Later that night, I couldn’t sleep, it got very quiet. I thought it was over and done, then I started to hear kitowānāpisk (the stove) making a noise, like somebody scraping the grill on the side with their finger nails. I stayed in bed and but tried to see who it was from a lying position. I didn’t have the courage to get up and check it out, but I had hoped it was just nipāpā (my father) adding wood in the stove. I could never explain what it could have been. Logic tells me that it was one of my sisters pranking me, but they never admitted to anything.

The only other incident I can remember is when they were having a house party there, a guitar went flying from the living room closet to the middle of where they were drinking. I was in my room at the time and saw the guitar falling between them. The party goers stopped talking and laughing and they just stared at each other. īmatsōstākōwiyahk , one of them said which, I think means they experienced a bad omen of some kind.

I cannot remember anything else happening that winter or any other time. My parents still live there to this day and they have not told us any stories about premonitions or anything of the sort. I was about 8 years old at the time and I believe we ended up going to the trapline later that spring, we actually went back and forth from the house, to trapline and La Ronge, so it is difficult to pinpoint a time-frame.


oskāyihk wāskahikan – new house

kitowānāpisk – stove

nipāpā – my father (we don’t say nōhtāwiy where we live).

nipāpānān – our father

ikī kīskwīkast – he was half asleep

īmatsōstākōwiyahk – we experienced a bad omen (it is how I understand it).

nisīmis – my younger brother or sister

cīpay īpīkīyokīt – ghost comes to visit

 

ANOTHER IDEA FOR CUSTOM MADE WOODLAND CREE CLOCK

I came up with another idea for a custom clock. I made a collage of pictures above and below the actual clock face. It is similar to the one I made for my sister. Feel free to share and maybe make your own Cree clock.

masinipīsinowin – picture or photograph

pīsimohkān – Clock

 

 

Nimosōm okwāskīpicikan – My Grandfather’s Fishing Rod

Living at the trapline meant long days of walking and checking snares and traps for nimosōm and I. Other times, I would just observe him skinning animals and preparing them for trading in La Ronge at Robertson Trading Ltd. Mr. Robertson was always happy to see nimosōm because my grandfather always tried to bring in quality furs for trade. “haw, āthik ikwa naka nitōwāpamāw” (Now I will go see Alex). He used to call Robertson’s company, “āthikosihk.”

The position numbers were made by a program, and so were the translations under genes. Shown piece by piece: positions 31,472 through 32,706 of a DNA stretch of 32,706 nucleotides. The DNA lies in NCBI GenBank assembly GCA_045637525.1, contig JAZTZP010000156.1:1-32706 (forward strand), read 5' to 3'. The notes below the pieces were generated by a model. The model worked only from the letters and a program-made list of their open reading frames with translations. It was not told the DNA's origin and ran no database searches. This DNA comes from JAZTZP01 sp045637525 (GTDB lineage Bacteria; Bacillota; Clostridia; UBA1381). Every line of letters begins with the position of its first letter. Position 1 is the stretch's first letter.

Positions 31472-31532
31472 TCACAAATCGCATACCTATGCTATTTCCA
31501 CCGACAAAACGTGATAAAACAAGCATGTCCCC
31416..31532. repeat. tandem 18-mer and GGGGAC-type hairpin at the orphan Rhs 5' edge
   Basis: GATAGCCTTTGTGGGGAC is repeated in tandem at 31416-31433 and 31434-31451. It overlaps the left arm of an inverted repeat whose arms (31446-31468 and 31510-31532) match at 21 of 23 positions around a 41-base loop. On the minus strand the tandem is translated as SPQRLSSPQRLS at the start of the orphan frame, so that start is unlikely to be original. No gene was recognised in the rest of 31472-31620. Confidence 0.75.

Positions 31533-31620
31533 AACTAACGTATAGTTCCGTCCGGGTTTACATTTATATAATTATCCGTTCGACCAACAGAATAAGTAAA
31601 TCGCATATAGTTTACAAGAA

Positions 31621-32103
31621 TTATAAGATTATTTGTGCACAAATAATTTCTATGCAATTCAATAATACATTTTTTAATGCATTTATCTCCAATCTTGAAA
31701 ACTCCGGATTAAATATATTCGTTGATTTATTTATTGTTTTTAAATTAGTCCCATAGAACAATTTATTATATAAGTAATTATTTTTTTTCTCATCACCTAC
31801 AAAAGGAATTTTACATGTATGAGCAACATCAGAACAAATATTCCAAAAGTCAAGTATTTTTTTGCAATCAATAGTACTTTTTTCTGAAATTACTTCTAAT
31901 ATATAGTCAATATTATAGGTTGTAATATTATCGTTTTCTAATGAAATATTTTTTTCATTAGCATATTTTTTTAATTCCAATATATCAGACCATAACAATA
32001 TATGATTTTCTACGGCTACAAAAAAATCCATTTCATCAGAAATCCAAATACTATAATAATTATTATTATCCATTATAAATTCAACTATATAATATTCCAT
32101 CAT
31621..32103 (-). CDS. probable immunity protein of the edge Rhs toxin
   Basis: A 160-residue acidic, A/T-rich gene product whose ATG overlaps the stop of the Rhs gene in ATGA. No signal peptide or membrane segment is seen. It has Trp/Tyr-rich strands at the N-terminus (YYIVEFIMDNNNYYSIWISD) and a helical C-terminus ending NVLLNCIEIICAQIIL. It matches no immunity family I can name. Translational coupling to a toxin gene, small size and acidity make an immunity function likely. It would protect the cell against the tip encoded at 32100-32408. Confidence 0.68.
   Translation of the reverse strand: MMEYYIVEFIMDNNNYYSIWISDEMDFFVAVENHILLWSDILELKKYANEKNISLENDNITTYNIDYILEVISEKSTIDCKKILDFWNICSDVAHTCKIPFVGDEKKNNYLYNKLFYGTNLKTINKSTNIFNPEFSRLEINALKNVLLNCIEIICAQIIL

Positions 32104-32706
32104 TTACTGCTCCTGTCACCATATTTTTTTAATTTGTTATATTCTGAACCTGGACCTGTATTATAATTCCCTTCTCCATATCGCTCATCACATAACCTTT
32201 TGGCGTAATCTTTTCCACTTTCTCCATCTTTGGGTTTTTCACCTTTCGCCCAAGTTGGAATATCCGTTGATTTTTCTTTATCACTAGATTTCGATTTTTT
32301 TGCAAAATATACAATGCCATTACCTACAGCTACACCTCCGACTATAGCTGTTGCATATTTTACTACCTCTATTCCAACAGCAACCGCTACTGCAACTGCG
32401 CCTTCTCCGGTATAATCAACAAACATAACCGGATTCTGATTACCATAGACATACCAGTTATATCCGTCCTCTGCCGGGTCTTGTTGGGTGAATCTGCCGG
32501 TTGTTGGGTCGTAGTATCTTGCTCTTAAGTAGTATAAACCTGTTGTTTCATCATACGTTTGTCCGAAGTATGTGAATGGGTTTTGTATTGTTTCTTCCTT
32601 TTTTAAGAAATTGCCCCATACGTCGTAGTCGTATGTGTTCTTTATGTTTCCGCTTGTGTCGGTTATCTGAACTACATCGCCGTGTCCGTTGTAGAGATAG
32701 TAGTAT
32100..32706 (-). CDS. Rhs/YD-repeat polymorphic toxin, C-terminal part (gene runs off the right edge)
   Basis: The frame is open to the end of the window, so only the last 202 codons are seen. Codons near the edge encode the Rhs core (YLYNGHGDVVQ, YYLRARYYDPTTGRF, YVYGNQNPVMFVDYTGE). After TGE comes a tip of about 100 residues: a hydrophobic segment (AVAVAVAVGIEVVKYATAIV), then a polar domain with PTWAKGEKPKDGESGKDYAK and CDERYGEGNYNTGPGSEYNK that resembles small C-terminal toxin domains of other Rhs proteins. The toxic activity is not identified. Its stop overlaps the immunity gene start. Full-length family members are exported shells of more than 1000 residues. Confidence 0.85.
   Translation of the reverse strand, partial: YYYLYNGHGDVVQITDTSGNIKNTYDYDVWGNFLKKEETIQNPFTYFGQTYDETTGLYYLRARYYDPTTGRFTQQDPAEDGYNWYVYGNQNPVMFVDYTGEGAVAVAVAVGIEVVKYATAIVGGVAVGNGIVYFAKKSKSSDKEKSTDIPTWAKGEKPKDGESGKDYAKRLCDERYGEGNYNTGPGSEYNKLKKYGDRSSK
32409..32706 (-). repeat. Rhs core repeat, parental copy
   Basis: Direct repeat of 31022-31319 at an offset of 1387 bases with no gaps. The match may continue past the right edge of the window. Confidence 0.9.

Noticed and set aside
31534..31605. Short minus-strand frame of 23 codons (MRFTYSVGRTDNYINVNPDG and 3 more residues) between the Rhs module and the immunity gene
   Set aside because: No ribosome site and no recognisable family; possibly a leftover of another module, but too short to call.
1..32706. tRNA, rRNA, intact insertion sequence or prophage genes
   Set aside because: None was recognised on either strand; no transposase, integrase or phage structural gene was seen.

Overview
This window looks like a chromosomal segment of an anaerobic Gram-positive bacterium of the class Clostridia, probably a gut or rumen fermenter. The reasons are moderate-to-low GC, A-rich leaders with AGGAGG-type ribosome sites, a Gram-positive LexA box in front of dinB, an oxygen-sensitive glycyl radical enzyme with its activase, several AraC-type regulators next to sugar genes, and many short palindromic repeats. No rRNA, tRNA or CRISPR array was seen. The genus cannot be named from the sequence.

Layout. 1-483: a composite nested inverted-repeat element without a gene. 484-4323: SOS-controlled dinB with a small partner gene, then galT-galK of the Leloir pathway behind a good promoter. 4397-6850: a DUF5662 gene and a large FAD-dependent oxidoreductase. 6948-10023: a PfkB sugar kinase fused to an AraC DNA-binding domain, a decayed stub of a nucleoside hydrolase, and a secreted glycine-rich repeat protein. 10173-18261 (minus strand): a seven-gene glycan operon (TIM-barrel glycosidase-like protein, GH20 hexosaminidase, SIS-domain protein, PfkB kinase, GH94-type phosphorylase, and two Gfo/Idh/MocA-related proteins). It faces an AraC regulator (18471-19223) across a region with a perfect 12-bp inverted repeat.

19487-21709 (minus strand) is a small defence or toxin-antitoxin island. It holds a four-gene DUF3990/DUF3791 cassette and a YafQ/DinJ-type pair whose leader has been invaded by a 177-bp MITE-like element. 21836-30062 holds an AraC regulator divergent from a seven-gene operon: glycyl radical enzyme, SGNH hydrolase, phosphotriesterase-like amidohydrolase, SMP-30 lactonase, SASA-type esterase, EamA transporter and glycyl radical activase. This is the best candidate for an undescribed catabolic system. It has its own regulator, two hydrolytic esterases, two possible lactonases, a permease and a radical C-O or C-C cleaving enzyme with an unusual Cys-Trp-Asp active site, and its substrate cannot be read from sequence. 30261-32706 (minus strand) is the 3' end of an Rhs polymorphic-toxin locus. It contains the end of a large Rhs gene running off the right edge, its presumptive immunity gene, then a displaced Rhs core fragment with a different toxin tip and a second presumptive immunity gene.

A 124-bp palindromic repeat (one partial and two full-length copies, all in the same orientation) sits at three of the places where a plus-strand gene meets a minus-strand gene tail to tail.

There were days, however, when we could relax: listen to the radio or read, but my favourite thing to do was go out ice-fishing. Nimosōm rarely fished at the usually spot because he liked to test out other areas of the wāsāw (bay) we stayed at near his cabin. He would go across the bay and take his chisel and spend an enormous amount of time making holes, at least to my impatience as a boy.

If I got bored waiting, I would use a knife (yes it sounds dangerous, but we were taught to be responsible) to cut out pieces of the hard snow and attempt to make an igloo, I never finished one because it would then be time for fishing. nimosom would be done the “pīkwatahōpān” (water hole in the ice). “wāskahikanis cī īkakwī osihtāyin nōsisim” (are you trying to make a little house grandson) he would say, as he let out a bit of a laugh with a big smile on his weather worn face. I can still hear and see him today as looked at me with amusement and pride.

nimosōm – my grandfather Charlie Ross

One of my memories takes me back to when, after a storytelling session, he decided to make a special fishing rod. It was a bit longer than a regular size wooden rod that we were used to. It was bent and fashioned into a bow, he even put a sting on it to make a little bow. “cīstī nōsisim, kīsi kwāskīpitaki kinosīw, tapimok” (see grandson, after I catch a fish, I can shoot it with an arrow). I looked at the bow and I was excited about it because I made my own bows and arrows outdoors (generally making a biodegradable mess outside).

He looked at his invention with a smile and then the smile went away. He looked at it again with a bit of distain and said: “mmm kīyām namōwitha katāc, namwāc ītokī kitīspathin” (hmm, maybe not, I don’t think it will work). I was so disappointed but far be it for me to disagree with nimosōm. I have a suspicion that he may have been just trying to entertain me. nōhkom was not impressed with the rod so maybe that could be why he changed his mind. I wish I could still talk to them at this point in time, they seemed so alive and not old.


Nimosōm okwāskīpicikan – My Grandfather’s Fishing Rod

āthikosihk – at Alex Robertson’s place

nōsisim – my grandchild

nōhkom – my grandmother

nimosōm – my grandfather

wāsāw – Bay

pīkwatahōpān – water hole in the ice

kinosīw – fish